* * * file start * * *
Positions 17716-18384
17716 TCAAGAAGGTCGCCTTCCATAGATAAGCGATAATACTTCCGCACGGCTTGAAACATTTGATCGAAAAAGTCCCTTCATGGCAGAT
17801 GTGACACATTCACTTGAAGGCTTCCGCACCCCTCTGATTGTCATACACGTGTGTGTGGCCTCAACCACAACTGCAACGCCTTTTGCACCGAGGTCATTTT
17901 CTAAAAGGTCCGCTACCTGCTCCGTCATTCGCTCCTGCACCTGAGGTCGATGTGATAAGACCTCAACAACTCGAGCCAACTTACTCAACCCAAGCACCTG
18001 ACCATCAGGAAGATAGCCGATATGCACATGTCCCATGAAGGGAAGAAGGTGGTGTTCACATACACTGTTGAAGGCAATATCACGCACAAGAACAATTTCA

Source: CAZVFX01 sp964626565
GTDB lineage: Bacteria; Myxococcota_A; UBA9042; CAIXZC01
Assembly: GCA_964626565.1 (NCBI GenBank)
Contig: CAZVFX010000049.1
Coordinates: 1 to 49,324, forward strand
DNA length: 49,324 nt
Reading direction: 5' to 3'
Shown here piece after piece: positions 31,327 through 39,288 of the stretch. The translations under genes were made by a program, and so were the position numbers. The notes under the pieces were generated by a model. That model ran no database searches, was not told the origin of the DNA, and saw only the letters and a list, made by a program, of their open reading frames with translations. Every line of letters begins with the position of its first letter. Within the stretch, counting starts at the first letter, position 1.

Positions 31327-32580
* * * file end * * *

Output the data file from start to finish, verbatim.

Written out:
Positions 17716-18384
17716 TCAAGAAGGTCGCCTTCCATAGATAAGCGATAATACTTCCGCACGGCTTGAAACATTTGATCGAAAAAGTCCCTTCATGGCAGAT
17801 GTGACACATTCACTTGAAGGCTTCCGCACCCCTCTGATTGTCATACACGTGTGTGTGGCCTCAACCACAACTGCAACGCCTTTTGCACCGAGGTCATTTT
17901 CTAAAAGGTCCGCTACCTGCTCCGTCATTCGCTCCTGCACCTGAGGTCGATGTGATAAGACCTCAACAACTCGAGCCAACTTACTCAACCCAAGCACCTG
18001 ACCATCAGGAAGATAGCCGATATGCACATGTCCCATGAAGGGAAGAAGGTGGTGTTCACATACACTGTTGAAGGCAATATCACGCACAAGAACAATTTCA

Source: CAZVFX01 sp964626565
GTDB lineage: Bacteria; Myxococcota_A; UBA9042; CAIXZC01
Assembly: GCA_964626565.1 (NCBI GenBank)
Contig: CAZVFX010000049.1
Coordinates: 1 to 49,324, forward strand
DNA length: 49,324 nt
Reading direction: 5' to 3'
Shown here piece after piece: positions 31,327 through 39,288 of the stretch. The translations under genes were made by a program, and so were the position numbers. The notes under the pieces were generated by a model. That model ran no database searches, was not told the origin of the DNA, and saw only the letters and a list, made by a program, of their open reading frames with translations. Every line of letters begins with the position of its first letter. Within the stretch, counting starts at the first letter, position 1.

Positions 31327-32580